# Help with question comparing logistic regression analyses

I have accounted a problem when trying to finish my analyses. So, I want to compare the beta weights between two logistic regression analyses from independent samples (same IV and DV in both regression analyses). As far as I know, there are not any established tests to test the significance in differences between beta weights. So I have standardized the beta weights and applied the method of comparing the confidence overlap described in the article of G. Cumming from 2009 (Inference by eye: reading the overlap of independent confidence intervals. Stat Med, 28(2), 205-220.). My question: is it accurate to compare the beta weights from two logistic regression models in this way? Appreciated if not trying to overcomplicate the answer. I do not want to be more confused.

• What exactly is different about the beta weights you are mentioning? Does one model have more predictors than another? Commented Oct 22, 2023 at 10:45
• there is nothing different about the models. They have the same predictors. Commented Oct 22, 2023 at 11:20
• How are the beta weights different then? I think there is something missing in your question. Commented Oct 22, 2023 at 11:42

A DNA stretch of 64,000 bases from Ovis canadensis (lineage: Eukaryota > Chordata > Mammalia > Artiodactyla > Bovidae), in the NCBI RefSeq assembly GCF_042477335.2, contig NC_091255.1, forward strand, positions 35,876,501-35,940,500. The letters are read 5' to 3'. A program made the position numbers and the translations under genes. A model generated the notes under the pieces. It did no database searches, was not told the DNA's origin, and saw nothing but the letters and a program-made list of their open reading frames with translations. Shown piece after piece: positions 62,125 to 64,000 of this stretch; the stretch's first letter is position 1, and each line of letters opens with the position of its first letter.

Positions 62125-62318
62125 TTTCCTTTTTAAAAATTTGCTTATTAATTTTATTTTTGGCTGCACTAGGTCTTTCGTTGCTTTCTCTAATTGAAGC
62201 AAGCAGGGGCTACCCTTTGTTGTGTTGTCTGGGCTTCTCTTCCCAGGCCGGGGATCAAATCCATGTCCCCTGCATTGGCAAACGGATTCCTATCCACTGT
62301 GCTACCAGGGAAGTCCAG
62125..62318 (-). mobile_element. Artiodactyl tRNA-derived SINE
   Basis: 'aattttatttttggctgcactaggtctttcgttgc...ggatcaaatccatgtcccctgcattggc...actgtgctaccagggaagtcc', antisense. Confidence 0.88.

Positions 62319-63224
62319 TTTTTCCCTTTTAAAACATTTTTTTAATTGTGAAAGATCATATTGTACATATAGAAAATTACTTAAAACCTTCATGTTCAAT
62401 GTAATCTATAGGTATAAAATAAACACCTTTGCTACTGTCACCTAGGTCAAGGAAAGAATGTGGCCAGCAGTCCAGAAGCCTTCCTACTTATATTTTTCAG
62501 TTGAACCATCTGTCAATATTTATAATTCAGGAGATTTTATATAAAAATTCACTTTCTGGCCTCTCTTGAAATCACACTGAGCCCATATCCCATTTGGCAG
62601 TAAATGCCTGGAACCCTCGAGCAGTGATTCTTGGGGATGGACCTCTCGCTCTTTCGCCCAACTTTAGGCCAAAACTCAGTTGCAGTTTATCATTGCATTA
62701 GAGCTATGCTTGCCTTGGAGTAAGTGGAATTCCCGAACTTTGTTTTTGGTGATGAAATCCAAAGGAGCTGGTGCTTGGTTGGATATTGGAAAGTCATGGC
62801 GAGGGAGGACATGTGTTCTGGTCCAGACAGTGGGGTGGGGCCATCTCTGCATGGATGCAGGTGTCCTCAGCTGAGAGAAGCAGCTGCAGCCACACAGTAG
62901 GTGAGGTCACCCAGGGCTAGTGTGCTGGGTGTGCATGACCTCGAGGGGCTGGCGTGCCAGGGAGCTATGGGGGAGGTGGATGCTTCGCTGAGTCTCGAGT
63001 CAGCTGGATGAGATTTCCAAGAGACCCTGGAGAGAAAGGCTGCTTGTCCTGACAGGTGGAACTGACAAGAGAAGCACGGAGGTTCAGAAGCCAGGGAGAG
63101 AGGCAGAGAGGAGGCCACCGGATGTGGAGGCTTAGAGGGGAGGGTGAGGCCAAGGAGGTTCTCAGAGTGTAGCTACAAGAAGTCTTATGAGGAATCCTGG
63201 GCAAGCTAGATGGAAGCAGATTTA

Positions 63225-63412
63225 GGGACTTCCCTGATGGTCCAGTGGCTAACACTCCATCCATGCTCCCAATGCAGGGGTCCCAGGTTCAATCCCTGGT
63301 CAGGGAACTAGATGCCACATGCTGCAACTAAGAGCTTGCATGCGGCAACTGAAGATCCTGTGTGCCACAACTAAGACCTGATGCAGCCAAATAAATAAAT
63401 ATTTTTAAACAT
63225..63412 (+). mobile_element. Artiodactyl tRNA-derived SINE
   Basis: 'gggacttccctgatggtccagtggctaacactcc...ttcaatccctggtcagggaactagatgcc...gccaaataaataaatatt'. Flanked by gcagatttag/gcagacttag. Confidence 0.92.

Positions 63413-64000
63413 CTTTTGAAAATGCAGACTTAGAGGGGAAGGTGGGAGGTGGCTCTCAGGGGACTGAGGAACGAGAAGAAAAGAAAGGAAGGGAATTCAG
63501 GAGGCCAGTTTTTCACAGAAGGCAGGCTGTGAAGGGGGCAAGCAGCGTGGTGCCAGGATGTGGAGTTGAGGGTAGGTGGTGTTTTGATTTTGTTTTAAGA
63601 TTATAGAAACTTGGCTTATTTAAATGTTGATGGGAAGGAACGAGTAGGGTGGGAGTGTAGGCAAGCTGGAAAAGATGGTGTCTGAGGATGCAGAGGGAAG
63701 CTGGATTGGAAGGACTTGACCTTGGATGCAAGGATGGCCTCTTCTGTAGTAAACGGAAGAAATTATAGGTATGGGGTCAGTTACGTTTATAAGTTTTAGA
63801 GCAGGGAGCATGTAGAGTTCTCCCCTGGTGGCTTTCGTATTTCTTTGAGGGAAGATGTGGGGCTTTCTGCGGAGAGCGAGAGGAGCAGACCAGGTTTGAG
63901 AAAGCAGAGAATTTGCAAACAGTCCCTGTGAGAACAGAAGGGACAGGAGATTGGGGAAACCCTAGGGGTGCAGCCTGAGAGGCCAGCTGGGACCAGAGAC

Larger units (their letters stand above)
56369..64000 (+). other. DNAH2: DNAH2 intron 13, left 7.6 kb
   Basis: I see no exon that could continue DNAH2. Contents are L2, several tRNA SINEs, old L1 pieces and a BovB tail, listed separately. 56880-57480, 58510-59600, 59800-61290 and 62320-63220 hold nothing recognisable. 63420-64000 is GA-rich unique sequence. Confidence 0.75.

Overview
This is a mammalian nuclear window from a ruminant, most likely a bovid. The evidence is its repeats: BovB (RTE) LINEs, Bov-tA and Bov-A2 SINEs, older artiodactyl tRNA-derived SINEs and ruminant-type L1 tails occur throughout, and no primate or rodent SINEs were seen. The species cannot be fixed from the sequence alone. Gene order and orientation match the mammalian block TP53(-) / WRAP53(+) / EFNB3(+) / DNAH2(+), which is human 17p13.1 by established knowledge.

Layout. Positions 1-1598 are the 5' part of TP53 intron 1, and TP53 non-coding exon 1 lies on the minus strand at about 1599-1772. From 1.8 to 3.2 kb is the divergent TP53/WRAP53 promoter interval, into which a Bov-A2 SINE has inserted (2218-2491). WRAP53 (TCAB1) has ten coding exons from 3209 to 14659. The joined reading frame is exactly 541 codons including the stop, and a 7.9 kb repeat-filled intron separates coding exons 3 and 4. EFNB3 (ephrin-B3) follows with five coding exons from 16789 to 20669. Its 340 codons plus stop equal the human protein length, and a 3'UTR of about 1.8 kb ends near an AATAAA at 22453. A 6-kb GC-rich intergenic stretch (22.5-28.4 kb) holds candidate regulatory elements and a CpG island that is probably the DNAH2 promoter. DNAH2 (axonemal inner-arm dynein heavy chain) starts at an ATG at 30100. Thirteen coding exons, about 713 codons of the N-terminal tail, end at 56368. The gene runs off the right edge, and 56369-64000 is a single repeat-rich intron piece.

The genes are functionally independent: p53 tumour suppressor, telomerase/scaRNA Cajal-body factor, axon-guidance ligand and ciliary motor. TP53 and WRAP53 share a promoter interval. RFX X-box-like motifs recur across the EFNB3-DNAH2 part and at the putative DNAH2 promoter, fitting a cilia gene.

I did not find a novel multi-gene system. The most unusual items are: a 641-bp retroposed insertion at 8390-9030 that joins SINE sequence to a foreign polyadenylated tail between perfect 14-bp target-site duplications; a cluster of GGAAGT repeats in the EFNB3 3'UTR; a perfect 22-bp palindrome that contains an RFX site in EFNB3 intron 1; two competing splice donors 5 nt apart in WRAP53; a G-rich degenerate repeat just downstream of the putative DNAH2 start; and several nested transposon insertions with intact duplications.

• @ShawnHemelstrand I think the OP has two distinct samples so the coefficients could differ. Commented Oct 22, 2023 at 14:02

Confidence interval overlap is never appropriate, as this disagrees with what you get when you compute the proper confidence limits for differences. Your problem is appropriately and easily addressed by combining the two samples, having an indicator variable say $$s$$ for which sample an observation comes from, and later interacting $$s$$ with all the model variables. Suppose there are $$p$$ model variables and after expanding them to include originally specified nonlinearities and interactions among the Xs there are $$q$$ ($$q \geq p)$$ parameters. Get the likelihood ratio $$\chi^2$$ test statistic for all $$q + 1$$ parameters, with $$q + 1$$ degrees of freedom. Now add all $$q$$ interaction terms between predictor terms and $$s$$ and compute the model likelihood ratio $$\chi^2$$ with $$q + 1 + q$$ degrees of freedom. Subtract the two $$\chi^2$$ to get a $$q$$ degree of freedom test statistic for interaction. This tests whether any of the $$q$$ coefficients differ between the first and second samples. It contains a perfect multiplicity adjustment.